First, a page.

- The Washington Times - Wednesday, July 27, 2005

Chef Dennis Friedman has a good idea: He fuses French and Asian cuisines at Bistro Asiatique, a handsome restaurant in Bethesda. And why not? Chinese and French cooking are two classic world cuisines.

Mr. Friedman is a veteran of Citronelle, Kinkead’s, Indebleu and had stints in New York and Honolulu.

The dining room is divided into five areas of tables and booths. Dark burgundy upholstery, textured walls, stained-glass doors and wooden lattice separating groups of booths suggest the dark and romantic ambience of the Orient. Service is cordial and attentive; everyone here is trying hard.

Dinner starts with a basket of ordinary bread and a tiny dish of good-quality butter. But it’s too sweet, and the eager, friendly waiter seemed surprised when we asked for butter without sugar.

A tempura shrimp cocktail would have been a real winner had it been served hot, as tempura must be. The shrimp are large and succulent and the citrus dipping sauce is tasty and refreshing, but battered, deep-fried morsels become soggy as soon as they lose their heat.

A Caesar salad, which the menu promised was dressed with a “secret recipe,” was bland and uninteresting, with too much romaine and not enough Parmesan. Other interesting appetizers are crispy, cashew nut crusted calamari with a papaya dipping sauce, nori-wrapped tempura tuna, crab cakes and beef poke pines — small, deep-fried meatballs, served with sliced avocados.

The main-course menu offers half a dozen each of meat and fish dishes. Tuna reappears, seared, with Asian slaw. Other fish dishes are pan-seared Chilean sea bass with braised Napa cabbage; a fricassee of lobster; shrimp and sea scallops stir-fried with water chestnuts, scallions and sweet peppers; and rice noodles with shrimp, chicken, scallops and eggs. All reflect cooking with care.

So, too, the meat dishes, including lamb, beef, pork, chicken and duck in traditional cuts. The roast chicken is stuffed with mushrooms, herbs and goat cheese; the pork tenderloin medallions come with coconut-ginger potatoes; lamb shanks are accompanied by a curry-cumin sauce; and the grilled rack of lamb is a mix of loin chops and ribs accompanied by a ragout of wild mushrooms.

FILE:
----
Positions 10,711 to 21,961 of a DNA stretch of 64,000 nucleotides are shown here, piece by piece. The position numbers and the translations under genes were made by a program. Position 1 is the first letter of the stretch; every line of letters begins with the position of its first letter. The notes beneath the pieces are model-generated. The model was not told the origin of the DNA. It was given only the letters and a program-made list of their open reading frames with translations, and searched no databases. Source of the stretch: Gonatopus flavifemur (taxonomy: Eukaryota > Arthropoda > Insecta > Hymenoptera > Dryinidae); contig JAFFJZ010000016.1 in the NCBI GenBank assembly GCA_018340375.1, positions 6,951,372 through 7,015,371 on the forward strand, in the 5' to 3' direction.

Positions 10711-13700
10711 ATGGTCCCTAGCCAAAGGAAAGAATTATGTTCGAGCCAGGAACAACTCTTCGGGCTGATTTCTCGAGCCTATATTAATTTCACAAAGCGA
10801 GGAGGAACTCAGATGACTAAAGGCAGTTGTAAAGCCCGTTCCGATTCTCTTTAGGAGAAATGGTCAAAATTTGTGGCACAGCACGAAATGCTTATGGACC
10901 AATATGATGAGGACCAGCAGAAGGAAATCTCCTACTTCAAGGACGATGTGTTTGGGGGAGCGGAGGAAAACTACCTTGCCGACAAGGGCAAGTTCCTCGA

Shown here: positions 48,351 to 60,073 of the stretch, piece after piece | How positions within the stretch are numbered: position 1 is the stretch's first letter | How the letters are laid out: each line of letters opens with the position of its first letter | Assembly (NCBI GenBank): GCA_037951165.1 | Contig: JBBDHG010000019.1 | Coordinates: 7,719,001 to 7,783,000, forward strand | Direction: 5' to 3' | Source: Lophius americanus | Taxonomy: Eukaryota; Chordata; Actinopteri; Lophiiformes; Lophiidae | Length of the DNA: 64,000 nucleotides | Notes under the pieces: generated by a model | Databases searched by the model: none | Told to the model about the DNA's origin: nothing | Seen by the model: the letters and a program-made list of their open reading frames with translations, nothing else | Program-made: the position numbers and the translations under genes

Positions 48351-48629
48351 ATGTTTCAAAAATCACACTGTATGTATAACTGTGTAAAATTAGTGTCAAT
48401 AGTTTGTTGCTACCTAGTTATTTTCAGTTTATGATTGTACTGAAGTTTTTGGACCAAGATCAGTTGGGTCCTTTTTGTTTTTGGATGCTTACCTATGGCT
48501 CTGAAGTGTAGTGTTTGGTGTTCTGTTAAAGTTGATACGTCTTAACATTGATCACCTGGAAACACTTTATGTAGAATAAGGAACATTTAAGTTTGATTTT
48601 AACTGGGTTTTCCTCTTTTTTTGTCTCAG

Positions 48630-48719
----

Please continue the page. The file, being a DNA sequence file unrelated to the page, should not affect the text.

The grilled filet mignon, for example, was a fine cut of the tenderloin, served atop a mix of sauteed mushrooms, spinach and a potato gratin, and cooked just to order. The side of fresh spinach was a thoughtful accompaniment, and so was the curiously timid potato gratin. Alas, the spinach and potato were only lukewarm.

Roast duck magret with a sweet orange glaze was prepared just as ordered, on the rare side, with the duck served like pork medallions in chunks rather than in the traditionally thin slices, making it a bit difficult to cut. The rice and Asian greens served with the duck are pleasant enough.

The kitchen has a generous hand with sugar. Not only is the butter sweetened, but many of the meats are glazed with sugary sauces and several vegetable dishes bear a sweet undertone.

Side orders of Chinese cabbage, white asparagus, mashed potatoes and jasmine rice are available at $6, $5 and $4, respectively.

Desserts feature ice creams and sorbets in exotic flavors made by Gifford’s, the long-lasting Bethesda creamery. Banana fritters, candied ginger and raisin bread pudding, vanilla and honey creme brulee, and a warm chocolate souffle cake are other sweet suggestions.

The wine list offers a fine, albeit somewhat expensive, collection of international wines, with several well-priced wines by the glass. In keeping with current drinking trends, Bistro Asiatique has an extensive list of martinis, including mango and lychee, and a saketini. The bar scene, especially on weekends, is a lively one.

Bistro Asiatique ought to be a winner, and with just a bit more attention to his vision, Mr. Friedman could make it so. With just a little less sugar, a little more heat, his dishes would sing a merry tune.

RESTAURANT: Bistro Asiatique, 4936 Fairmont Ave., Bethesda; 301/718-3400

HOURS: Dinner only, 5:30 to 10 p.m. daily

PRICES: Starters, $10 to $13; main courses, $18 to $29; desserts, $8

CREDIT CARDS: All major cards

PARKING: Street and $5 valet parking; public lot nearby

ACCESS: Wheelchair accessible

METRO: Bethesda

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